EA Continuing Education Overview for 2011 Rules on Gift Tax

EA Continuing Education Overview for 2011 Rules on Gift Tax

Starting in 2011, enrolled agents must be aware of the new gift tax rules – until they are replaced with newer rules, as always seems to happen every few years. The first change is that lifetime gifts of up to $5,000,000 are permitted before the tax is required.

As all enrolled agents know from their EA continuing education, gift tax is always paid by the donors – not the gift recipients. Gift tax returns are often required even when no tax is owed. Keeping the public informed about this is an important social contribution for enrolled agents. It is also an optimal way for an EA tax practitioner to attract clients.

The only way to avoid reporting a gift is when it is less than the annual exclusion. This threshold is indexed to the cost-of-living. However, it remains at $13,000 for 2011 – the same as 2010. This allows anyone to give to another person up to $13,000 during a calendar year without having to count it against the $5,000,000 lifetime exemption.

Study for the enrolled agent examination covers the technique known as gift splitting. This permits a married couple to give a gift of twice the annual exclusion without incurring gift tax. The couple agrees to split the gift when filing their separate gift tax returns.

However, if one person gives more than the annual exclusion, the excess is reported on that individual’s gift tax return. It may be counted against the lifetime exemption of $5,000,000. But another important point covered in enrolled agent CPE is that the gift tax and estate tax are connected. Any part of the lifetime exemption that is used for gifts is no longer available for estate tax exemption.

Unfortunately, the $5,000,000 limit applied to the lifetime exemption is set to expire after 2012. This means that entirely new legislation is expected that will become part of future enrolled agent continuing education.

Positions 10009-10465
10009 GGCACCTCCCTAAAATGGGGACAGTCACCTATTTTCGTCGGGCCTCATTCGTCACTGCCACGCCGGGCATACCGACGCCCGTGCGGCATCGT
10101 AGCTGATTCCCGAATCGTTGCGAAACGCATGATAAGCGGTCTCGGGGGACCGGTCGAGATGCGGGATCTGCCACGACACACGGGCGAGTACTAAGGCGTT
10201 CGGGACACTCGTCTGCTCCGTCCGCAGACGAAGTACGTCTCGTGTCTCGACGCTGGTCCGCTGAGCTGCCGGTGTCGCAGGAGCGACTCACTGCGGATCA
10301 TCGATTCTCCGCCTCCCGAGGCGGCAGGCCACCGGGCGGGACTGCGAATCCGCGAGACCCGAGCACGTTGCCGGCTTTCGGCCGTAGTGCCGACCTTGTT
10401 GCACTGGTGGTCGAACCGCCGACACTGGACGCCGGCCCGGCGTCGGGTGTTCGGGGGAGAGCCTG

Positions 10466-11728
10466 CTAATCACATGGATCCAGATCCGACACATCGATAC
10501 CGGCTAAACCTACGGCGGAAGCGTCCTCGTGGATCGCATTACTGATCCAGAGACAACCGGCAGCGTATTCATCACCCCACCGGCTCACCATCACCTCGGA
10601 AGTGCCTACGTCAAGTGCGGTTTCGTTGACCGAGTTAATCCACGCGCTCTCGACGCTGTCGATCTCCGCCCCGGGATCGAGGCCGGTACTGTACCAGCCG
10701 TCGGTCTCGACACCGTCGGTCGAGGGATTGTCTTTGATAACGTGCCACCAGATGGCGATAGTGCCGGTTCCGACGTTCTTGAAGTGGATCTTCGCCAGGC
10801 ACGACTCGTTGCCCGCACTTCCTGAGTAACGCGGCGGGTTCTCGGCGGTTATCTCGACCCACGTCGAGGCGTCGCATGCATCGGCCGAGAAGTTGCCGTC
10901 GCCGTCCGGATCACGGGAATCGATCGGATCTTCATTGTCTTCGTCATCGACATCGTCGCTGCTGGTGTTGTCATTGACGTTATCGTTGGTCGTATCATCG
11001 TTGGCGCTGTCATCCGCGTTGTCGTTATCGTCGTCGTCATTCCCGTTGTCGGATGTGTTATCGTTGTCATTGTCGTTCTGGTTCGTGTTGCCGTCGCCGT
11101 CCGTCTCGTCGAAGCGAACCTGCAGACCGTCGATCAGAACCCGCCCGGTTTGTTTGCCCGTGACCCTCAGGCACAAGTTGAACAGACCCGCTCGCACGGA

A summary of the general gift tax situation for 2011 is that annual total gifts to one person of up to $13,000 do not have a tax impact. Any excess requires filing of a gift tax return – although gift splitting and the lifetime exemption may eliminate any tax assessment.

A special rule applies for contributions to a 529 college savings plan. A lump sum gift to the 529 of a future student is non-taxable up to $65,000 when spread over five years. No other gifts to the same recipient may occur over those five years without imposition of gift tax. The $65,000 threshold is also indexed to the cost-of-living.

Other types of gifts that an enrolled agent knows are exempt from tax are gifts to charities or spouses as well as amounts paid for someone’s benefit directly to an educational institution for tuition or to a provider of medical services.

IRS Circular 230 Disclosure

Pursuant to the requirements of the Internal Revenue Service Circular 230, we inform you that, to the extent any advice relating to a Federal tax issue is contained in this communication, including in any attachments, it was not written or intended to be used, and cannot be used, for the purpose of (a) avoiding any tax related penalties that may be imposed on you or any other person under the Internal Revenue Code, or (b) promoting, marketing or recommending to another person any transaction or matter addressed in this communication.